Finland has started tallying births by circumcised mothers as the medical community is increasingly dealing with delivery complications caused by female genital mutilation, FGM.
Päivi Polo, who heads the women’s clinic at Turku University Hospital, told Yle she sees 1-2 circumcised patients every week, a practice where some or all of a woman's or girl's external genital organs are cut or damaged for cultural beliefs. Female genital mutilation is most prevalent on the African continent, particularly in Egypt.
”We had 50 circumcised women giving birth in Turku last year, and we have to be able to serve circumcised women in the best way possible,” Polo told Yle.
FGM can cause serious medical complications, from urinary problems to severe infections and extremely painful, or obstructed deliveries, according to the International Federation of Gynecology and Obstetrics.
It was only last year that Finland’s National Institute for Health and Welfare (THL) began recording births by circumcised women in Finland, and other major hospitals have also failed to keep detailed records. The THL, however, estimates that a few hundred circumcised women gave birth in Finland last year.
Meanwhile Seija Grenman, Polo’s predecessor at Turku University Hospital, pointed out that medical practitioners should be sensitive not to project any judgement on circumcised women, even though the practice is criminalised in Finland.
To respect patients, medical practitioners use the word 'circumcision' instead of 'mutilation', according to Grenman.
FGM outlawed in Finland
”Suspicions of planned FGM have to be reported to both the police and child welfare authorities in Finland,” explained Grenman, who currently serves as vice president for The International Federation of Gynecology and Obstetrics (FIGO).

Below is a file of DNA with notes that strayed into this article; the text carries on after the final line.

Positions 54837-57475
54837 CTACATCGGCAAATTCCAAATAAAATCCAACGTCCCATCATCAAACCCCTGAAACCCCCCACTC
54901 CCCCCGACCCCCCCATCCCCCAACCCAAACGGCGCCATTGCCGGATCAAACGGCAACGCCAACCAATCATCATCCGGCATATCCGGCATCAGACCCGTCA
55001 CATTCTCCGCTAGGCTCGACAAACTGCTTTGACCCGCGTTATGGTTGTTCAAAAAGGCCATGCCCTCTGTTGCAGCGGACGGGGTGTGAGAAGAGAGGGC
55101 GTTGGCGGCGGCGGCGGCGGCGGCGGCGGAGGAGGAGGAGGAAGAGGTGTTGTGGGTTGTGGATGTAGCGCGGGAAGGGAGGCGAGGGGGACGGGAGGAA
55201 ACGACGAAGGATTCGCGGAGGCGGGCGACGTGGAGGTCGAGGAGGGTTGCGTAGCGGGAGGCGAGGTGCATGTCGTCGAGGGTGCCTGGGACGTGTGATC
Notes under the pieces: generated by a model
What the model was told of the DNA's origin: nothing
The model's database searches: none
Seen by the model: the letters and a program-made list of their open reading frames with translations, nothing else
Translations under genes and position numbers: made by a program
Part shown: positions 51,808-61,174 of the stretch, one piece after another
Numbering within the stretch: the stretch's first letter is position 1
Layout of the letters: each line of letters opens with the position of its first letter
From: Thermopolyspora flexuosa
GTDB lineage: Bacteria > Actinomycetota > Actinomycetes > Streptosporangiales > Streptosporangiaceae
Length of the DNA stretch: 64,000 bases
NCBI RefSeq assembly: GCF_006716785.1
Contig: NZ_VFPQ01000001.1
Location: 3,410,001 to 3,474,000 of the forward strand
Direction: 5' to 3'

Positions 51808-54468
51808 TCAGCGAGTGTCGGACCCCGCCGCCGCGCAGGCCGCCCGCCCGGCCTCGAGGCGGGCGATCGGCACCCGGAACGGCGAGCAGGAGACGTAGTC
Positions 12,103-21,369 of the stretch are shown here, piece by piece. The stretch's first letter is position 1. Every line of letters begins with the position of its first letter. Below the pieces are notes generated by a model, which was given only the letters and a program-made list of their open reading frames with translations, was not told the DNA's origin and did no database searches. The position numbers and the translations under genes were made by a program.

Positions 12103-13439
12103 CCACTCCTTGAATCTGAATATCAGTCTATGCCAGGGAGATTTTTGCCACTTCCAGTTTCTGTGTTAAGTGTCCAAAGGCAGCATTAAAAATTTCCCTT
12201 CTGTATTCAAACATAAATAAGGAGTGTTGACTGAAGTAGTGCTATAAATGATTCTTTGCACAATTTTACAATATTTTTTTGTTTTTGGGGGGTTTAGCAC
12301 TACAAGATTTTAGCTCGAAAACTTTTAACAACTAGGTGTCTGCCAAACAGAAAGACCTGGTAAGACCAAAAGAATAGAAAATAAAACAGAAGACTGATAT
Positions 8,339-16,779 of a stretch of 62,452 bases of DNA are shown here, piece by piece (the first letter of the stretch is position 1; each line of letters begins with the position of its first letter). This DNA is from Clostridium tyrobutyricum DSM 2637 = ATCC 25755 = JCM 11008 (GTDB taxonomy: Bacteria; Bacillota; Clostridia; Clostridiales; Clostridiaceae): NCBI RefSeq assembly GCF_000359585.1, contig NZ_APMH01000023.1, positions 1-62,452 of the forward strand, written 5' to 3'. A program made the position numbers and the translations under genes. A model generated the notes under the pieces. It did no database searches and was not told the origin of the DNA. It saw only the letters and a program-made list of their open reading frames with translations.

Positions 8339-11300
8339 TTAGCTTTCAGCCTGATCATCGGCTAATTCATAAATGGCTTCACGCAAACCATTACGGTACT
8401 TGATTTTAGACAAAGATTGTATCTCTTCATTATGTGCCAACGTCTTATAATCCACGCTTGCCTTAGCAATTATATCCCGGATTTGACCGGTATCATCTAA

Polo and Grenman said most cut women in Finland were circumcised before arriving here, but that girls born in Finland may also be subjected to FGM.
”It can happen without the parents’ even knowing about it if the girls are visiting relatives back home,” Polo explained.
”It’s not up to a three or seven-year-old girl to decide if she’ll be cut or not. Circumcision is a male tool for ensuring that girls remain untouched before marriage,” Roda Hassan, a Turku city councilwoman and Somali interpreter, told Yle.
Hassan said obstetricians today are more aware of FGM than they were in the 90s. Nowadays prenatal clinics will inform the local hospital if an FGM woman is due to give birth.
”Many are aware of the fact that the majority of Somali women are cut. And some doctors know how to approach the issue of how FGM complicates labour and delivery with the patient,” Hassan explained.
"Circumcised women may worry about delivery, so it’s very important that physicians are able to communicate to these mothers that they are equipped to handle FGM births," she added.
In Finland, circumcised women are not sewn back up after giving birth, but receive reconstructive surgery. Polo said that this is often explained to male family members ahead of delivery.